Satellite pictures Wednesday morning show more organized thunderstorms with a tropical disturbance centered over Belize and the Yucatan peninsula. The system was moving slowly west at about 8 mph and will emerge over the Bay of Campeche on Thursday.
Surface pressures are rather low in the disturbance and ocean temperatures are as warm as they will get in the Gulf. The slow movement tells us two things: winds aloft are light and the disturbance will be over the warm water for several days. Given the already low pressure, favorable wind environment, and increasing organization of the thunderstorms, it will not take much for the disturbance to become a depression or storm once in the Bay of Campeche.
The main feature working against a storm developing is proximity to land. If a center forms too close to the southern Campeche coast, further strengthening should be inhibited.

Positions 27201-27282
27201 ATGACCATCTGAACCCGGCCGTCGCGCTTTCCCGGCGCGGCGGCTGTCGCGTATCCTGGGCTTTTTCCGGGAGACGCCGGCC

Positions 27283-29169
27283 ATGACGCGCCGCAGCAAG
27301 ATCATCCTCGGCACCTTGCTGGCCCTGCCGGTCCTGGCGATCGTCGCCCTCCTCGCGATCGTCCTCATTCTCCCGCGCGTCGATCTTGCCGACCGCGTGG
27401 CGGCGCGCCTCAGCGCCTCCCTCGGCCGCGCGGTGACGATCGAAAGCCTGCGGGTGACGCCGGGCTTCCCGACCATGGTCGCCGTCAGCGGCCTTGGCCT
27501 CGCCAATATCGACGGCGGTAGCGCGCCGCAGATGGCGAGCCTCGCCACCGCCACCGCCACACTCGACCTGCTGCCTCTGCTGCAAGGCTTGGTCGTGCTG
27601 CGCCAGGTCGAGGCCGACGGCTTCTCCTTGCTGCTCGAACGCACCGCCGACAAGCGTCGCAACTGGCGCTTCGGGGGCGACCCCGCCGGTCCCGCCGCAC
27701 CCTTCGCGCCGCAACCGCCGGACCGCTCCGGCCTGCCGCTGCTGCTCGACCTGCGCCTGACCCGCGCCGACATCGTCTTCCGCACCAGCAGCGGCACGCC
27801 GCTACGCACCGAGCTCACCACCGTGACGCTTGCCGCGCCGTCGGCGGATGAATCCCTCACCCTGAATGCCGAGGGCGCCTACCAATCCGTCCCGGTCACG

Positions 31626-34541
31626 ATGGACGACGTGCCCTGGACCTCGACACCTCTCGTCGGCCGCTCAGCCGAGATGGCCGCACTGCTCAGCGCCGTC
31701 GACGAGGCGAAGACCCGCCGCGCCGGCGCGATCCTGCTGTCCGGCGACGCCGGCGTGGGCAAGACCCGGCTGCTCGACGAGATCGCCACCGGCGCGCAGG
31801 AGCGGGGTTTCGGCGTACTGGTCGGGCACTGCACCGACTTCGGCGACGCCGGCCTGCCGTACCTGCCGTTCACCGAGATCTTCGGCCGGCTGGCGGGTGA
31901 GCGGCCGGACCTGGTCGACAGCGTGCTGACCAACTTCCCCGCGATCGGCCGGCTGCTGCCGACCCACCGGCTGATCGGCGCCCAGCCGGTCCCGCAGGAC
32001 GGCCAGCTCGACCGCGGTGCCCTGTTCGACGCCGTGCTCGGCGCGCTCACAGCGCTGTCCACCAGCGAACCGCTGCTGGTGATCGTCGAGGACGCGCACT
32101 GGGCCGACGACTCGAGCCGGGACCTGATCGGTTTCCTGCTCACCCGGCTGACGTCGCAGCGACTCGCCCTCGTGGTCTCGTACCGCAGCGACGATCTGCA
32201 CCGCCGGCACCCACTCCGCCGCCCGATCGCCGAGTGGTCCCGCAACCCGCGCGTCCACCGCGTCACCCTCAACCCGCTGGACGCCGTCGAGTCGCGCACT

Weak steering currents should persist into early next week and it might take until Monday or Tuesday before the possible storm makes landfall along the Mexican Coast. Given the lack of an organized storm Wednesday and weak winds, too soon to pin down where on the Mexican coast landfall might occur. Wednesday morning’s models all keep the track south of Texas.
For the Houston-Galveston area, impacts from the disturbance are not likely into the weekend. Enhanced rain chances and possible tidal effects next week depend a lot on how much the disturbance develops and based on the data at hand, it is too soon to speculate.